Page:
Viacom Drops a $1 Billion Nuke on Google

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Viacom to Sue Google and YouTube for $1 Billion for Copyright Infringement

They said that Google’s acquisition of YouTube would be the act that saved it from the fate of Napster – lawsuit oblivion.

And they may have been wrong, if today’s $1 billion lawsuit is a sign of things to come. Viacom, the plaintiff, has been on a warpath against YouTube lately. Unlike Fox’s behind the scenes chats with the Wall Street Journal to get the message across that they were displeased with the Google/YouTube, Viacom has chosen the frontal assault: Massive takedown notices and now the simple request for $1 billion in damages.

Lawsuits like these are statements. The RIAA did it last year by suing AllofMP3 for $1.65 trillion for copyright violations. And there is actual law to back these up. U.S. copyright law allows statutory damages of $750 to $150,000 per violation. In this case, Viacom argues that there have been over 1.5 billion views of 160,000 Viacom clips. Each of those 1.5 billion views is a potential copyright violation.

Viacom really stirred things up in its statement about the lawsuit:

There is no question that YouTube and Google are continuing to take the fruit of our efforts without permission and destroying enormous value in the process. This is value that rightfully belongs to the writers, directors and talent who create it and companies like Viacom that have invested to make possible this innovation and creativity.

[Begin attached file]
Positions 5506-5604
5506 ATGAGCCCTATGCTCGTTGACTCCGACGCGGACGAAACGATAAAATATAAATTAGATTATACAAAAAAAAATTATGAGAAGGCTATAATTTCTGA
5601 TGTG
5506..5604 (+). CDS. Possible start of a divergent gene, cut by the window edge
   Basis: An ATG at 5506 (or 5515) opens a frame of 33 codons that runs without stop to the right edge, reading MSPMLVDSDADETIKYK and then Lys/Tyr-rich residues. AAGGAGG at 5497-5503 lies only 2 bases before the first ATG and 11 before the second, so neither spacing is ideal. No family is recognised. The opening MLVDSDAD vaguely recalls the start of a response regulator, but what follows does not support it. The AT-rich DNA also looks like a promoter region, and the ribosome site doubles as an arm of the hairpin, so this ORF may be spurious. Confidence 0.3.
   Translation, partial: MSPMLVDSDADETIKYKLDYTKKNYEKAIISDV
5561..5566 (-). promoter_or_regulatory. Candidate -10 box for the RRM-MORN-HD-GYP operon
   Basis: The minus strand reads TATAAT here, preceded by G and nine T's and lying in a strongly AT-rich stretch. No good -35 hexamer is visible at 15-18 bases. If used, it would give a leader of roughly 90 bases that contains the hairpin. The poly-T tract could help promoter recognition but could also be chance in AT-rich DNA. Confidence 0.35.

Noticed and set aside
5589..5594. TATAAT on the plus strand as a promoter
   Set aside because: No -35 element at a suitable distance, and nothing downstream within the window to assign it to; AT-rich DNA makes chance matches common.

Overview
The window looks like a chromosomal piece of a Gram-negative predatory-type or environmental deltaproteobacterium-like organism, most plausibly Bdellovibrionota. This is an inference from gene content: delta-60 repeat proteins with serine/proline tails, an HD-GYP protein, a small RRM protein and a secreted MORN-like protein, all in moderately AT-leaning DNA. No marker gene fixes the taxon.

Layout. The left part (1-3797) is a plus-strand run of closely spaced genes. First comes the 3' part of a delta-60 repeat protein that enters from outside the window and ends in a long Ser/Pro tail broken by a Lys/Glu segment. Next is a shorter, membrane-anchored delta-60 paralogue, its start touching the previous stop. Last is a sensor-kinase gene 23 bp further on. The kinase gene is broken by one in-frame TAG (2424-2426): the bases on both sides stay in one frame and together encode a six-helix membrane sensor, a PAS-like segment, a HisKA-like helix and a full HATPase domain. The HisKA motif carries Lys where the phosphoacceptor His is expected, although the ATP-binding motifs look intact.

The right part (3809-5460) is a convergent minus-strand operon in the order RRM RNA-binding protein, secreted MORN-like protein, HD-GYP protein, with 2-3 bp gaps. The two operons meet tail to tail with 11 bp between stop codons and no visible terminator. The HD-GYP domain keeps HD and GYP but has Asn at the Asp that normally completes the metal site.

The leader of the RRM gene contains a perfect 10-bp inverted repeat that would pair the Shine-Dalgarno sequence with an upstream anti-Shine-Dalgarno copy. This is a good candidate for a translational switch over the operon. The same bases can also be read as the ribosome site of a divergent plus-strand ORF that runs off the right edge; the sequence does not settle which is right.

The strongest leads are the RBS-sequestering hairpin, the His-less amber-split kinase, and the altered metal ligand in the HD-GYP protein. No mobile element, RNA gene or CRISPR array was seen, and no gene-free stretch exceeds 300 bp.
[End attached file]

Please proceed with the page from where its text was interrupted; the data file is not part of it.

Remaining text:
After a great deal of unproductive negotiation, and remedial efforts by ourselves and other copyright holders, YouTube continues in its unlawful business model. Therefore, we must turn to the courts to prevent Google and YouTube from continuing to steal value from artists and to obtain compensation for the significant damage they have caused.

John Murrell calls this a “knife fight” and I think he’s dead on. There’s no way this gets settled with Google paying any actual damages. Google will be furiously working to sign a deal with Viacom to get this lawsuit to go away and a licensing deal in place. They’re on a very slippery slope right now, with the Napster carcass lying limp at the bottom.

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